Friday prayers will be held for the first time at Istanbul’s Hagia Sophia since President Tayyip Erdogan declared the building once again a mosque after a top Turkish court ruled in favour of annulling its museum status.
It served as a Christian Byzantine cathedral for 900 years before it was seized by Ottoman conquerors and converted to a mosque. Muslims prayed there until 1934 when it was turned into a museum.
Hagia Sophia is nearly 1,500 years old and was one of the most exalted seats of Christian and then Muslim worship in the world, meaning that the change to its status has profound repercussions for followers of both faiths. It is also a UNESCO World Heritage Site.
Outside Turkey, the change has raised alarm and despair, but Turkey has said what Turkish people want is of most importance.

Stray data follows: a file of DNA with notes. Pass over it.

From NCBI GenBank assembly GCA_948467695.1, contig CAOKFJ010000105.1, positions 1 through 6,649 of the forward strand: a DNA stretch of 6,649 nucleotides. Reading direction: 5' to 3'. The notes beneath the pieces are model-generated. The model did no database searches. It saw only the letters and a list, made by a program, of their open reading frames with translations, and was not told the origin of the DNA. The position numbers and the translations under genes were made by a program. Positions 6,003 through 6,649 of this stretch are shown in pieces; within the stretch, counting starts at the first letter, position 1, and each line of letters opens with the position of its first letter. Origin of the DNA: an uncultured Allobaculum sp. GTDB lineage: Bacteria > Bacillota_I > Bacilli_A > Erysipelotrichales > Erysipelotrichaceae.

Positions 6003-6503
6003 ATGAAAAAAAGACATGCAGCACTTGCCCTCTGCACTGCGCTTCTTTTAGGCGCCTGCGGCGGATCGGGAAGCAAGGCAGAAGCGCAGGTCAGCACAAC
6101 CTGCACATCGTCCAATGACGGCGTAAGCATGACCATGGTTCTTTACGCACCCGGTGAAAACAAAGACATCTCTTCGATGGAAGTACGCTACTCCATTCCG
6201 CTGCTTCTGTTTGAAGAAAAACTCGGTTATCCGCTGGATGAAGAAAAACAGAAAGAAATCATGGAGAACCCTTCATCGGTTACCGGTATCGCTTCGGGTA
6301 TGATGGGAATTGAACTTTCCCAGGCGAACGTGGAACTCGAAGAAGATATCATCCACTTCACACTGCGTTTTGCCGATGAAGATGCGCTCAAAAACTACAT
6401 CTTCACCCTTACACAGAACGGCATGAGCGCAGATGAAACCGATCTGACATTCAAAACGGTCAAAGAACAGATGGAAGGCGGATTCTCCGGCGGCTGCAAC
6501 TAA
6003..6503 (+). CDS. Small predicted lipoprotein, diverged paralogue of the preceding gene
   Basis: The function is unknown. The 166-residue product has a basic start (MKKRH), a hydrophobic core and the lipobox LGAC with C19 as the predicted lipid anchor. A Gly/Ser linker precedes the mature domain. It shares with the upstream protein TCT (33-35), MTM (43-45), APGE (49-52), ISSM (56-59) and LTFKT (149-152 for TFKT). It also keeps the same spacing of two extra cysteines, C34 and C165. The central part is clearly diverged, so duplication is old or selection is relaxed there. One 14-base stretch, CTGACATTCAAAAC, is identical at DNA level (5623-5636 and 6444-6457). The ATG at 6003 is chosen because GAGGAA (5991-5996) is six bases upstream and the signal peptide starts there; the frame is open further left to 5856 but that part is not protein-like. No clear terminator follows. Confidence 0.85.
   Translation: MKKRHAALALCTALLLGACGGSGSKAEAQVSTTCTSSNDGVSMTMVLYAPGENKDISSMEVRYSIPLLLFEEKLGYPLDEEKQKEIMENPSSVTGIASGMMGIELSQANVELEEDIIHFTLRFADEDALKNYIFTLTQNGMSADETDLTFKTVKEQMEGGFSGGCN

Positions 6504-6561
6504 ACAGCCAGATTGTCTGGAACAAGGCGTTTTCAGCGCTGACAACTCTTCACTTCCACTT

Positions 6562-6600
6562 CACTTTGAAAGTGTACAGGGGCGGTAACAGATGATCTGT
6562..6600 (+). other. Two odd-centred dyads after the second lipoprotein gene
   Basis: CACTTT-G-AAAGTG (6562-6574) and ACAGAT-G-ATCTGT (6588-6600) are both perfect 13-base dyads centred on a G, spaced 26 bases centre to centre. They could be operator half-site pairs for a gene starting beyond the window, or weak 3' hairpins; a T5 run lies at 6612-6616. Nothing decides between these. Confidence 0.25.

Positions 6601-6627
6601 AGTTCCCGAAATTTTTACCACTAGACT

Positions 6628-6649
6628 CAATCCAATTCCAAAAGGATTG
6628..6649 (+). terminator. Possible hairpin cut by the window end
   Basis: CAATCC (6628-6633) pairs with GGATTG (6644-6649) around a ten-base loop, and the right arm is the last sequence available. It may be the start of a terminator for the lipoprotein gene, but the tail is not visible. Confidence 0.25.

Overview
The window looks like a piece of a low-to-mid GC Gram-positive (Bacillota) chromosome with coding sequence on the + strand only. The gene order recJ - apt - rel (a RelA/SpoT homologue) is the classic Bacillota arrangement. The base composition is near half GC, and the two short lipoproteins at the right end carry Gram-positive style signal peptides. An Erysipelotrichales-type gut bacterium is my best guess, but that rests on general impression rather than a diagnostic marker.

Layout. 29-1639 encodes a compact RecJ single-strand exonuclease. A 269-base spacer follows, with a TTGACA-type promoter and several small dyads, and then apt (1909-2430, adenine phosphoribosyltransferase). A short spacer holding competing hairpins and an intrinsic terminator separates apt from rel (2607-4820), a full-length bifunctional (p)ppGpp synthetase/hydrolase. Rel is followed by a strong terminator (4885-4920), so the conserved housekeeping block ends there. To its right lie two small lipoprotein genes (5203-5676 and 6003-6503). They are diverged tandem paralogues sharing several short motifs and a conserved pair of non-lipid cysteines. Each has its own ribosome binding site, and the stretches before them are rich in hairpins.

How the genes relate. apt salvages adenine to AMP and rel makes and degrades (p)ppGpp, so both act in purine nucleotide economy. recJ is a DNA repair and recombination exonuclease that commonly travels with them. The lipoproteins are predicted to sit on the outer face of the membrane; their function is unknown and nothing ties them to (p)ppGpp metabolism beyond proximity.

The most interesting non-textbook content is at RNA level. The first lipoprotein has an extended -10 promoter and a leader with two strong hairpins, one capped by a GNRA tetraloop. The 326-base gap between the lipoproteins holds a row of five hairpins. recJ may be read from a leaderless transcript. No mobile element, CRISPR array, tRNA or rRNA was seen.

– Ecumenical Patriarch Bartholomew, spiritual head of 300 million Orthodox Christians, said altering the status of Hagia Sophia would fracture Eastern and Western worlds.
– In neighbouring Greece, an overwhelmingly Orthodox country, Prime Minister Kyriakos Mitsotakis said: “This is a choice which offends all those who also recognise the monument as a World Heritage Site.”
– A spokesman for the U.S. State Department said the United States was disappointed by the decision but looked forward to hearing Turkey’s plans for continued stewardship of the Hagia Sophia to ensure it remains accessible to all.